Save Our Wetlands Action Alert and Update
This Thursday, October 5, is our last chance to stop the changes to the Comprehensive Plan that will impact local water quality and wildlife habitat for generations.
What is at stake?
The Comprehensive Plan is a set of goals and objectives put into policy by the Land Development Code. The proposed changes to the Comprehensive Plan's Element 3, Conservation, will eliminate all but one objective under Goal 3.3. This begs the question – can the County meet Goal 3.3 when most of the objectives created to meet the goal are removed?
Goal 3.3 Protect, Enhance, and Maintain the Natural Floral and Faunal Resources of Manatee County to Aid in Filtration of Contaminants, Provide for the Preservation of Native Species for Passive Recreational and Aesthetic Enjoyment, and to Provide a Healthy Environment for Manatee County Residents and Visitors.
Caption: Manatee County's suggested Comprehensive Plan language changes for Goal 3.3. Click on the image to see the entire document.
The Comprehensive Plan changes will:
- Eliminate protection for all viable wetlands beyond those deemed deserving of protection by Florida. Currently, one of Manatee County’s objectives, which directs policy, is to protect all viable wetlands, even if they are not protected by the state. This additional protection for wetlands will be eliminated. Therefore, by reverting to the state for wetland protection rules, some of Manatee County’s viable wetlands will no longer be protected and will be developed.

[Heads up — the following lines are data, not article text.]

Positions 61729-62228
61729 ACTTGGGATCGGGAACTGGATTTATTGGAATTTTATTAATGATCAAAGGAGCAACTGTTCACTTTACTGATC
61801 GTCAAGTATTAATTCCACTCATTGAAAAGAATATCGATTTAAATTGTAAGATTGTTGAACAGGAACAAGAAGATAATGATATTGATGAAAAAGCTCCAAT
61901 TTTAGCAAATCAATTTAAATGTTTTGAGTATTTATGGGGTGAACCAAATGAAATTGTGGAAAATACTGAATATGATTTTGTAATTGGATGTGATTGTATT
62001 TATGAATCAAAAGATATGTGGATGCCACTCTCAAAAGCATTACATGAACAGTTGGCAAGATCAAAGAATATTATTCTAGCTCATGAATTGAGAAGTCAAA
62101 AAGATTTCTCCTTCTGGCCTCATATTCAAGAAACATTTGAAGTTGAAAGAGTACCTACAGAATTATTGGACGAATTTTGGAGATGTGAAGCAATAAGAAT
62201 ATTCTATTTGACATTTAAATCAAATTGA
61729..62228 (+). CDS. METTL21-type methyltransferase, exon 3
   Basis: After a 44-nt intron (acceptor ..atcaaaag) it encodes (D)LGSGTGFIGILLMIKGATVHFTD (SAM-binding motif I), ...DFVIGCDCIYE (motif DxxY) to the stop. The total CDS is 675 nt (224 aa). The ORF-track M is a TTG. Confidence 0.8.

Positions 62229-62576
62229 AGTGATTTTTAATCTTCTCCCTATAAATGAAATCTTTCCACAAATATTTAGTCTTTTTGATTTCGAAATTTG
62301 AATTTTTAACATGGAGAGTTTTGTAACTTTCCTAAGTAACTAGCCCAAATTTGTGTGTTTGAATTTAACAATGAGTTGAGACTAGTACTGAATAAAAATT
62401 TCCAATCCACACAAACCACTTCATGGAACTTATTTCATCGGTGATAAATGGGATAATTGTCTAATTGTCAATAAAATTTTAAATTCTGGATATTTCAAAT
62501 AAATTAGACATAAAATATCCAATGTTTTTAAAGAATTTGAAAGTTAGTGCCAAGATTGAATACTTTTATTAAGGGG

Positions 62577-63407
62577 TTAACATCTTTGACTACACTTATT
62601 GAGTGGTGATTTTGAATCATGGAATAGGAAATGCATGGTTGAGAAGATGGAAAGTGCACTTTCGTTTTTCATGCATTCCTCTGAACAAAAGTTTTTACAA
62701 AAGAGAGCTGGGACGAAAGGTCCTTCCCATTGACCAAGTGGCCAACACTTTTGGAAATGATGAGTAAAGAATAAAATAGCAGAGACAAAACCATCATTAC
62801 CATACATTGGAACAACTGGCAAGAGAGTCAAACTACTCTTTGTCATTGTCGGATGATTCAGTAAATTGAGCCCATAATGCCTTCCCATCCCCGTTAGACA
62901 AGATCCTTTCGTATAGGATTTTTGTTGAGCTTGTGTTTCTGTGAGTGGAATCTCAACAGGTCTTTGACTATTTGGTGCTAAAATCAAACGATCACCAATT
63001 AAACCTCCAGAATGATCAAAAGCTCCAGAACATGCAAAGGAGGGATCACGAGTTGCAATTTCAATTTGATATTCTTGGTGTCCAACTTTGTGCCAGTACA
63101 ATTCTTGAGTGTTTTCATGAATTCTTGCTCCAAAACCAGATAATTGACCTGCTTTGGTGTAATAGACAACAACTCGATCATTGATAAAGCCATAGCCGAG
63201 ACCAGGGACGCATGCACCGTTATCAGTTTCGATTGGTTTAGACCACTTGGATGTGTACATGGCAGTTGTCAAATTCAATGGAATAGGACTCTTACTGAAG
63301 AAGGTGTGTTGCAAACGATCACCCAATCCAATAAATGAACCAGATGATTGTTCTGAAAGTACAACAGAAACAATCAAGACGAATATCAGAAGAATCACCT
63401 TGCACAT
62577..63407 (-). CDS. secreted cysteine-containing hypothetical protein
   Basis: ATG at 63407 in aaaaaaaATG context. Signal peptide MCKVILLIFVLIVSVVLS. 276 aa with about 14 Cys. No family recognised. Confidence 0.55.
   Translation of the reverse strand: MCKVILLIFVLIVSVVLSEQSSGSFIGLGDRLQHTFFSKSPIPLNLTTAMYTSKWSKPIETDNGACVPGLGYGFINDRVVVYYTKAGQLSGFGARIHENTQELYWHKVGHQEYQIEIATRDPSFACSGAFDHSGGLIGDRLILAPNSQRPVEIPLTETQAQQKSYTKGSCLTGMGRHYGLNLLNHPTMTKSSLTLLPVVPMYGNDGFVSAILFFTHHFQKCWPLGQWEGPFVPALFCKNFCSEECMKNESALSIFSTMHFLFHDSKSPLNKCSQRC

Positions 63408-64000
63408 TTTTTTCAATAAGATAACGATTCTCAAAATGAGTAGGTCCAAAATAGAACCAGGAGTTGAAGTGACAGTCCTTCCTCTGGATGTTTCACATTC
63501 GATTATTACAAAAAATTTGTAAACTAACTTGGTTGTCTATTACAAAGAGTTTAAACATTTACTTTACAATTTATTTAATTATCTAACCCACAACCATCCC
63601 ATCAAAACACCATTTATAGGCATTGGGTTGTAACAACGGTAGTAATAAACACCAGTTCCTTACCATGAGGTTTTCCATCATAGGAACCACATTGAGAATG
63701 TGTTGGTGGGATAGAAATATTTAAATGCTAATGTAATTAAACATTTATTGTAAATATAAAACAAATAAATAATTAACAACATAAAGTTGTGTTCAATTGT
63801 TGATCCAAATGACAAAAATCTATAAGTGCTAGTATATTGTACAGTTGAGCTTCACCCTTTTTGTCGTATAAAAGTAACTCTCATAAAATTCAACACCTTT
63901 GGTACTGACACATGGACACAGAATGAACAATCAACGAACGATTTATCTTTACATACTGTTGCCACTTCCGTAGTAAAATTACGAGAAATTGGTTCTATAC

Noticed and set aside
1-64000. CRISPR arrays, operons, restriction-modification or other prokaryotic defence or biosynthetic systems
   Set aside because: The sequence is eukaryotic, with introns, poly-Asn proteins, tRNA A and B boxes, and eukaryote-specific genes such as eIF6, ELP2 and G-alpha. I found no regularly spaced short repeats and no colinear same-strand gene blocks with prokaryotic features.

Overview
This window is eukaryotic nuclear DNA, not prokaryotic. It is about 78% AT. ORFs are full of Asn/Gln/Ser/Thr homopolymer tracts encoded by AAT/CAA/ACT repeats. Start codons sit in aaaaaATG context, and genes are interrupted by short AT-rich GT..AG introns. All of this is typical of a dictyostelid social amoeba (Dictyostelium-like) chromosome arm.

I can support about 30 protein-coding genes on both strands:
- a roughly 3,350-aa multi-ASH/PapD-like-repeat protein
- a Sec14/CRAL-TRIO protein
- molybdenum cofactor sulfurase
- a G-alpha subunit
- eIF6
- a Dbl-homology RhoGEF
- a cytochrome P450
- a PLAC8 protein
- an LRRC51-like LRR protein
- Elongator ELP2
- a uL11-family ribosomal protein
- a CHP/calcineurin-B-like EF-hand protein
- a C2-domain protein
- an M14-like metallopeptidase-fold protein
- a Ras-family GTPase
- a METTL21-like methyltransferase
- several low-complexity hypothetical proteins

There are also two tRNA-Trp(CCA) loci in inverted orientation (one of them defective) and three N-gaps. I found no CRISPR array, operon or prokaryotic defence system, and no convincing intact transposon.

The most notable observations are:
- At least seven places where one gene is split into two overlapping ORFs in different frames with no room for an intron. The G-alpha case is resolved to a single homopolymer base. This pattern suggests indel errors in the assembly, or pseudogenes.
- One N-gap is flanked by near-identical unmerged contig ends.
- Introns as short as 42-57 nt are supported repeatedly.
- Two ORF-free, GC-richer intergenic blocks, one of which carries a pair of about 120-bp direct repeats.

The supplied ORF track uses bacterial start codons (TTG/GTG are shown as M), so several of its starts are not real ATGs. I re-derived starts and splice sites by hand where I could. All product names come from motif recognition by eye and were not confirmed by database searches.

- Eliminate the ≥ 50 ft buffer requirement along all in-flowing watercourses flowing into our drinking water sources. The development pressures around Lake Manatee are very high. This language change would eliminate protections for streams/creeks/branches that flow into Lake Manatee and other drinking water sources (like the Peace River). State law does not require buffers around watercourses. Thus, residential developments will be allowed to infringe on the banks of these watercourses, subjecting them to siltation, bank erosion, and contamination from multiple sources, including backyard lawn care practices such as applying pesticides and fertilizers.
- Reduce buffers from ≥ 50 ft to a minimum of 15 ft and average 25 ft for Outstanding Florida Waters and Aquatic Preserves. Outstanding Florida Waters in Manatee County include the all the bays (Sarasota, Palma Sola, Terra Ceia, etc.). Therefore, the requirement for extra mangrove protection around the bay will be lost. Instead of having rows of mangrove trees between homes and the bay, there will just be one row of mangroves. Can a single row of mangroves provide the protections necessary to withstand the next storm surge, abate the next high wind event, or provide the habitat necessary to maintain fish stocks important for the commercial, sports and recreational fish?
Caption: The Watershed Overlay Districts where wetlands and watercourses have greater protections than what is required by the state of Florida because they are connected to local drinking water supplies.
What can YOU do?
- Attend the October 5 Board of County Commission Meeting at 9 AM. Here is the meeting agenda.
- Submit an online comment before it closes on Oct. 3.
- Email your commissioner.
- Sign the Petition
Value of Wetlands Science Panel